Theatres of Memory

Theatres of Memory


341 Pages


The classic, passionate plea to “remember what others forget.”

When Theatres of Memory was first published in 1994, it transformed the debate about what is to be considered history and questioned the role of “heritage” that lies at the heart of every Western nation’s obsession with the past. Today, in the age of Downton Abbey and Mad Men, we are once again conjuring historical fictions to make sense of our everyday lives.

In this remarkable book, Samuel looks at the many different ways we use the “unofficial knowledge” of the past. Considering such varied areas as the fashion for “retrofitting,” the rise of family history, the joys of collecting old photographs, the allure of reenactment societies and televised adaptations of Dickens, Samuel transforms our understanding of the uses of history. He shows us that history is a living practice, something constantly being reassessed in the world around us.



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Published 11 September 2012
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Theatres of Memory
Theatres of Memory
This revised paperback edition first published by Verso 2012 © Alison Light 2012 First published by Verso 1994 First published in paperback by Verso 1996 Foreword © Bill Schwarz 2012
All rights reserved
The moral rights of the authors have been asserted
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eISBN: 978-1-84467-935-5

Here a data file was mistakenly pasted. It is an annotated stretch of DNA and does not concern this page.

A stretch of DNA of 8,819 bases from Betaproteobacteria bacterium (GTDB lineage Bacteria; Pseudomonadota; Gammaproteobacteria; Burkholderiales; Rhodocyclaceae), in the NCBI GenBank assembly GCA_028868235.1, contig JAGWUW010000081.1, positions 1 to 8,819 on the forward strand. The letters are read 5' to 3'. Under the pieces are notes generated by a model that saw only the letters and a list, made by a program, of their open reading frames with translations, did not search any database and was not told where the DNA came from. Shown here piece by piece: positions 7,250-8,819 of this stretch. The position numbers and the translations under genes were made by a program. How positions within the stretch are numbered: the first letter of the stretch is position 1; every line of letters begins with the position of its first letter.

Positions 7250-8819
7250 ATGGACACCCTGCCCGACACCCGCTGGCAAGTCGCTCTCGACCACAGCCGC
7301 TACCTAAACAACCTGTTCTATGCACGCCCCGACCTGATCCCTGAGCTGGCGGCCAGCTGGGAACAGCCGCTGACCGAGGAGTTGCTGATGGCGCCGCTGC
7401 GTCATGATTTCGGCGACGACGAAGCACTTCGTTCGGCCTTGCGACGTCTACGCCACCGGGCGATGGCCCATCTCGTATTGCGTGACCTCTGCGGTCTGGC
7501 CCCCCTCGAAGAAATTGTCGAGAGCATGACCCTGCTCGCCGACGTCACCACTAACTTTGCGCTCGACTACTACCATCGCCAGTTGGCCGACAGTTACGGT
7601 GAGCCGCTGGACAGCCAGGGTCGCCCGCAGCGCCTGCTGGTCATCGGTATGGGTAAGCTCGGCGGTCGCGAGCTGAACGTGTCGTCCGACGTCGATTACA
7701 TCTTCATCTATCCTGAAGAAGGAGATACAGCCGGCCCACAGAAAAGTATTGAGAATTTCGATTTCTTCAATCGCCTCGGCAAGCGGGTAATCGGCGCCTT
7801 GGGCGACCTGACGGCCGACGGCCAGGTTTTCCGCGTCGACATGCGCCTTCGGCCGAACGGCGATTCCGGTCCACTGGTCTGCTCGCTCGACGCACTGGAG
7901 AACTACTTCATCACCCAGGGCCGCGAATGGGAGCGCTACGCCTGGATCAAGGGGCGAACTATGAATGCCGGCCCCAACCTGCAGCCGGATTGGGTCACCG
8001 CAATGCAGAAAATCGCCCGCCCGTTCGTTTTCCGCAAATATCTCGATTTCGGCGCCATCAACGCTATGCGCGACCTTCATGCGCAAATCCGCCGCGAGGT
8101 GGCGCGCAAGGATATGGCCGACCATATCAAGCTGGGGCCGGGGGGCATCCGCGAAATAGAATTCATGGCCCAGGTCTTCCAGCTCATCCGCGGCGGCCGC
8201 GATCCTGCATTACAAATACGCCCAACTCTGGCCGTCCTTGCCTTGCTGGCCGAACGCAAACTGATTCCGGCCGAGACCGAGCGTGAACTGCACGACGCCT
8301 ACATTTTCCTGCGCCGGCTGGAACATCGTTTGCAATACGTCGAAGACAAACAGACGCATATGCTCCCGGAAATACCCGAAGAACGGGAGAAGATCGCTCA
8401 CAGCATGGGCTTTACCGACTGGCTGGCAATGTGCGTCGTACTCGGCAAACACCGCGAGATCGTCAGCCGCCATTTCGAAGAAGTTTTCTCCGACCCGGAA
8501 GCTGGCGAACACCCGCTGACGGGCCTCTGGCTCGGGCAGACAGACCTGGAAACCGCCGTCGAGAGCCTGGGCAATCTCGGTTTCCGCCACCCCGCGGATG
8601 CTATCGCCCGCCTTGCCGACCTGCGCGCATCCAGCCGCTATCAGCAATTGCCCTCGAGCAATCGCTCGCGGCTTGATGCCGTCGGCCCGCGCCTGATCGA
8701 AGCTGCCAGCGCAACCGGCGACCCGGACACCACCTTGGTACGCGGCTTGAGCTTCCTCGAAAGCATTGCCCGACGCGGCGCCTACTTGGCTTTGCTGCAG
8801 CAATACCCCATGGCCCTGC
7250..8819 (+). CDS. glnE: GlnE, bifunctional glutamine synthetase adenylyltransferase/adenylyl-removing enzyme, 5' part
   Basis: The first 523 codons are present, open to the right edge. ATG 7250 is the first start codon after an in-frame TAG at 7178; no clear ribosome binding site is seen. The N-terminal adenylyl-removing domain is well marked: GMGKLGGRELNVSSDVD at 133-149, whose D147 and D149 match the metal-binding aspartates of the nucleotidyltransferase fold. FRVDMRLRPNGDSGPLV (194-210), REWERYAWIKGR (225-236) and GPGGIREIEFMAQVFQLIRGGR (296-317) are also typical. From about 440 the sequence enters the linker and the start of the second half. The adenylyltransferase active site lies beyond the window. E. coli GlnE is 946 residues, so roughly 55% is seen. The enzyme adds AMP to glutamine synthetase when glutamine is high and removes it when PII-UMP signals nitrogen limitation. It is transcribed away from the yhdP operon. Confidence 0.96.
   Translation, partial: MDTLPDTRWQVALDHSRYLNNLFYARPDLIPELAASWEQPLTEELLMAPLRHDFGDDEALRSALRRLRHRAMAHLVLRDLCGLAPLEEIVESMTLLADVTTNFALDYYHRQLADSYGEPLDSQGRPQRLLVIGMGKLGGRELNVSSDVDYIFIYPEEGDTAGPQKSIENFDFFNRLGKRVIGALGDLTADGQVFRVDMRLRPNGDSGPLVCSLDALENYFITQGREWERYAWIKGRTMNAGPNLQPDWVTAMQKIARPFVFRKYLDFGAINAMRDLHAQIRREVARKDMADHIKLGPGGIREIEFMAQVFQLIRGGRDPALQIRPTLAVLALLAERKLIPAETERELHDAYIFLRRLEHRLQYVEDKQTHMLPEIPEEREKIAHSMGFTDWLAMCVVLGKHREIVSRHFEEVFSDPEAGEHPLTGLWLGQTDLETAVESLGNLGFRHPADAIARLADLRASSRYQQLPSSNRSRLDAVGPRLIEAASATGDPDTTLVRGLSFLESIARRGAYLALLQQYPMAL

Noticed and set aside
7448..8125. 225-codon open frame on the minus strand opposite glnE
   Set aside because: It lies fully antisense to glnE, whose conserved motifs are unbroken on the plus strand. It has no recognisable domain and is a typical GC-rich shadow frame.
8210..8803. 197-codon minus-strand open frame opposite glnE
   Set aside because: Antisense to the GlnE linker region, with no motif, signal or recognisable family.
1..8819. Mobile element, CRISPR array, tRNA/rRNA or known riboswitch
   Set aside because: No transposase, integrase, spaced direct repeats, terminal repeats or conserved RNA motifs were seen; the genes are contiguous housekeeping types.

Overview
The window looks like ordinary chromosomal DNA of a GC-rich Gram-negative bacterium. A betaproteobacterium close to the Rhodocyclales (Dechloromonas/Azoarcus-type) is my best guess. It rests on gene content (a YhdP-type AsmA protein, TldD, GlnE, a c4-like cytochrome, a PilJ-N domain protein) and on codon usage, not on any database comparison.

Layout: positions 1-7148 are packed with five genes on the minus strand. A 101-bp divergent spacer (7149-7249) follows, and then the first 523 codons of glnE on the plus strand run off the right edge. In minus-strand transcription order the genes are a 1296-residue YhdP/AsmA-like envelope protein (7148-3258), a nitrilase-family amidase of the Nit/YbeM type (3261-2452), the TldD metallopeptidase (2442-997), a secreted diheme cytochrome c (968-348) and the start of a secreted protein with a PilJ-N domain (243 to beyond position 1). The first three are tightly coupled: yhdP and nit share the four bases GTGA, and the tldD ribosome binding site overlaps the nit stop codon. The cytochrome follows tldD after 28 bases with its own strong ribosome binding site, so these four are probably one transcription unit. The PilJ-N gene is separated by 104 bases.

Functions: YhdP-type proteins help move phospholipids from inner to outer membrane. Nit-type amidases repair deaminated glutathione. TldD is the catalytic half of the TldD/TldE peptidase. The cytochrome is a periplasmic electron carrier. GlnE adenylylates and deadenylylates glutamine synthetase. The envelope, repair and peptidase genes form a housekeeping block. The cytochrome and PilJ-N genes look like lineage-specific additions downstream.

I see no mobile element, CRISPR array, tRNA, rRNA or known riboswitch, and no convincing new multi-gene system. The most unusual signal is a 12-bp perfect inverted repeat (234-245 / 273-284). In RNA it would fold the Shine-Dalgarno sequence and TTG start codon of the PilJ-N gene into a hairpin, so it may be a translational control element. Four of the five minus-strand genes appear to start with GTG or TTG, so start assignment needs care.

British Library Cataloguing in Publication Data A catalogue record for this book is available from the British Library
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Typeset in Solidus Printed and bound in the US by Maple Vail
Forewordby Bill Schwarz Preface: Memory Work Acknowledgements for Illustrations
INTRODUCTION Unofficial Knowledge
PART I Retrochic Retrofitting Retrochic The Return to Brick
PART II Resurrectionism Resurrectionism Living History
PART III Heritage Semantics Genealogies Sociology
PART IV Flogging a Dead Horse Heritage-baiting Pedagogies Politics
PART V Old Photographs The Eye of History The Discovery of Old Photographs Dreamscapes Scopophilia
PART VI Costume Drama Modern Gothic:The Elephant Man Doing the Lambeth Walk Docklands Dickens ‘Who Calls So Loud?’ Dickens on Stage and Screen
AFTERWORD Hybrids Index
‘At Camden Lock…the past has almost caught up with the present.’ RAPHAEL SAMUEL,THEATRES OF MEMORY